The FTC’s emphasis on transparency enables a system (commonly called “notice-and-choice”) that leaves dating apps largely free to set their own privacy policies. And even though some are more egregious than others (e.g., Bumble’s privacy policy openly declares “We think our Bumblers are awesome, and we want you to share how awesome you are with the world”), companies often require users to click “I consent” in order to use a service. With a high level of consolidation in the dating app industry, businesses may have few competitive incentives to voluntarily improve the data privacy and security of their services.

Furthermore, the scope of information that dating apps hold introduces questions of whether the U.S. government may legally access such information without probable cause. The Supreme Court has historically assigned privacy protections from government interference to family life, intimacy, and the home. In Lawrence v. Texas (2003), the Supreme Court invalidated a Texas “sodomy law,” recognizing that the Constitution gives individuals “the right to choose to enter upon relationships in the confines of their homes and their own private lives and still retain their dignity.” The Court cited Roe v. Wade (1973) and Griswold v. Connecticut (1965), two landmark cases that recognized a constitutional “right to privacy” regarding abortion and birth control, respectively.

However, it is unclear if any future Court decisions will apply these constitutional protections to a new frontier of dating websites or apps—or whether U.S. law enforcement may request such data from companies without a warrant. For decades, the Supreme Court has held under the “third-party doctrine” that individuals do not have a “reasonable expectation of privacy” in the data that they choose to share with others. Yet, it also has acknowledged that technology, including cell phones, has dramatically increased the possible scope of surveillance and data collection—an increase that may demand a shift in the interpretation of law.

It all Hinges on this: the need for federal privacy legislation

Fundamentally, the most effective way to resolve the uncertainties and gaps in the current privacy legal system is for Congress to pass new federal legislation. National privacy standards are crucial not only to prohibit businesses from collecting or processing personal information in ways that could harm Americans—but also to limit the amount of data that businesses control and therefore could potentially transfer to law enforcement, unauthorized hackers, or other third-parties. Several current U.S. federal privacy bills, including Senator Maria Cantwell’s (D-WA) Consumer Online Privacy Rights Act and Senator Roger Wicker’s (R-MS) SAFE DATA Act, would establish similar privacy protections. And when the 117th Congress convenes this January, there are three legislative provisions that are especially relevant for any U.S. federal privacy bill to include:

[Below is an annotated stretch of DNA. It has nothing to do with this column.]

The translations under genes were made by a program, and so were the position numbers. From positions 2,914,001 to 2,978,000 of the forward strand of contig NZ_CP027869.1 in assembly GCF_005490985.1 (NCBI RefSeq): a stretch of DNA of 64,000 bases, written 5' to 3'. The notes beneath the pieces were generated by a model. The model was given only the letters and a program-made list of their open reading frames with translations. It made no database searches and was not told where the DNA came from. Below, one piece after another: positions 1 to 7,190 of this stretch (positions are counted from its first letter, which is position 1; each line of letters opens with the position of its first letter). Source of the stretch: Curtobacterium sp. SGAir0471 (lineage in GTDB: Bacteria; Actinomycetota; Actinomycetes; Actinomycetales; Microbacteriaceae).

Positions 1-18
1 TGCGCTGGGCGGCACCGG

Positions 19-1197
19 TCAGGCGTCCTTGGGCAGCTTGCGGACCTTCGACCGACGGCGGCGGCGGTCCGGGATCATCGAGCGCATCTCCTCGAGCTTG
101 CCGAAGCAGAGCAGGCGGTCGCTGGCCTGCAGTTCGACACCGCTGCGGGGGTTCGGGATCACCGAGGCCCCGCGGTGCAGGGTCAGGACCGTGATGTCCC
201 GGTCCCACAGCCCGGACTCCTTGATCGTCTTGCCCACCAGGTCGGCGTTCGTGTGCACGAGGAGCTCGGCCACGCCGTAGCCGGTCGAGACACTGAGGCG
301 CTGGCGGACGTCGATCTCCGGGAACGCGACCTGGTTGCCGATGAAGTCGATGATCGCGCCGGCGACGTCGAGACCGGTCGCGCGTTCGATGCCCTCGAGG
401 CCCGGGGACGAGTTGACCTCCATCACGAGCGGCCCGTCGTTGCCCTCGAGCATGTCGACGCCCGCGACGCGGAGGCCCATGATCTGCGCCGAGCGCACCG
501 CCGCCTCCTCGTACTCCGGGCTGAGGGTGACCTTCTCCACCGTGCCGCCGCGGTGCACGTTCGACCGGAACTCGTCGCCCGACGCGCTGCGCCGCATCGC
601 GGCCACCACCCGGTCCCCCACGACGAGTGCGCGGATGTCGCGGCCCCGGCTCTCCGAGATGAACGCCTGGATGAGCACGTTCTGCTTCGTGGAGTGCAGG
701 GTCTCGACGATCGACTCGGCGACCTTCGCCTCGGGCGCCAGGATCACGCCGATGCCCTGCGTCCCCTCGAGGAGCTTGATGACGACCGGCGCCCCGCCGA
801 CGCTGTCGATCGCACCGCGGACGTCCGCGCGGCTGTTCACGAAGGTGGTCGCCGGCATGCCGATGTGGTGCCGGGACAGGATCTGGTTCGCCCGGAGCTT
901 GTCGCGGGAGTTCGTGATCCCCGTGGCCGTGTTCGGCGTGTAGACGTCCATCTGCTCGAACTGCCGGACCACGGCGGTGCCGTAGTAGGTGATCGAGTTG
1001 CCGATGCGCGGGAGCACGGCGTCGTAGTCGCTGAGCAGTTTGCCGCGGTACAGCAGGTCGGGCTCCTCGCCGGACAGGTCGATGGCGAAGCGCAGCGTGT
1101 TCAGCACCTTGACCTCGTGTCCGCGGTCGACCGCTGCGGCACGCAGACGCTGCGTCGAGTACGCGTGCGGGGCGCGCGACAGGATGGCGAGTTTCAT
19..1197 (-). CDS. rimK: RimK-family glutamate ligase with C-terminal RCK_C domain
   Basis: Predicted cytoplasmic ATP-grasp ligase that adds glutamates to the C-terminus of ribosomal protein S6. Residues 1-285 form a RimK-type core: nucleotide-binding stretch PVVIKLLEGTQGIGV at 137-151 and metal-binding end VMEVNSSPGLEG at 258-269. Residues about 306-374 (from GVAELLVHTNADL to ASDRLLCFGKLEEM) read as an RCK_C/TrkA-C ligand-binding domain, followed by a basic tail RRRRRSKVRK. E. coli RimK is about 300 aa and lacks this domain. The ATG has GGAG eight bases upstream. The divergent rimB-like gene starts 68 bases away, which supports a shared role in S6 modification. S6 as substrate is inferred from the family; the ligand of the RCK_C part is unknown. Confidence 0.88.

First, legislation needs to set boundaries for how businesses may treat data, regardless of what settings or account options the user chooses. At a minimum, businesses should restrict their collection, processing, and transfer of personal information to what is “reasonably necessary” to provide a service (e.g., a dating website or app), and delete data that is no longer essential for that purpose. In addition, businesses should be required to implement data security programs to prevent cybersecurity breaches, including risk assessments and employee training programs.

Second, people must have the option to access, correct, delete, and request the portability of any personal information that businesses currently hold. These rights mirror the European Union’s General Data Protection Regulation (GDPR) and California Consumer Privacy Act (CCPA), as amended, and would allow users to discover the personal information that dating websites and apps accumulate and elect to delete it.

And third, businesses need clearer legal standards to improve algorithmic transparency and accountability, including to prevent the processing and sharing of data on race, gender, religion, health, sexual orientation, or age in ways that could violate existing anti-discrimination laws or withhold opportunities from groups of people. Dating websites and apps collect demographic or otherwise sensitive information about users—and should be held legally responsible if they share this information with marketers or other third-parties that manage personalized advertisements or automated decisions in ways that could result in biased outcomes.

Enough Bumble-ing around: a time for action

As dating apps grow in popularity, so too will the amount of personal data that they store. U.S. federal regulations currently fail to properly address concerns over data storage, removal, and accountability, which lie in stark contrast to other countries or governments that regulate privacy. Thus, as online dating continues to become more prevalent, Congress must respond in kind with legislation. This cuffing season, let’s let dating app users be “cuffed” to one another, not to privacy hazards.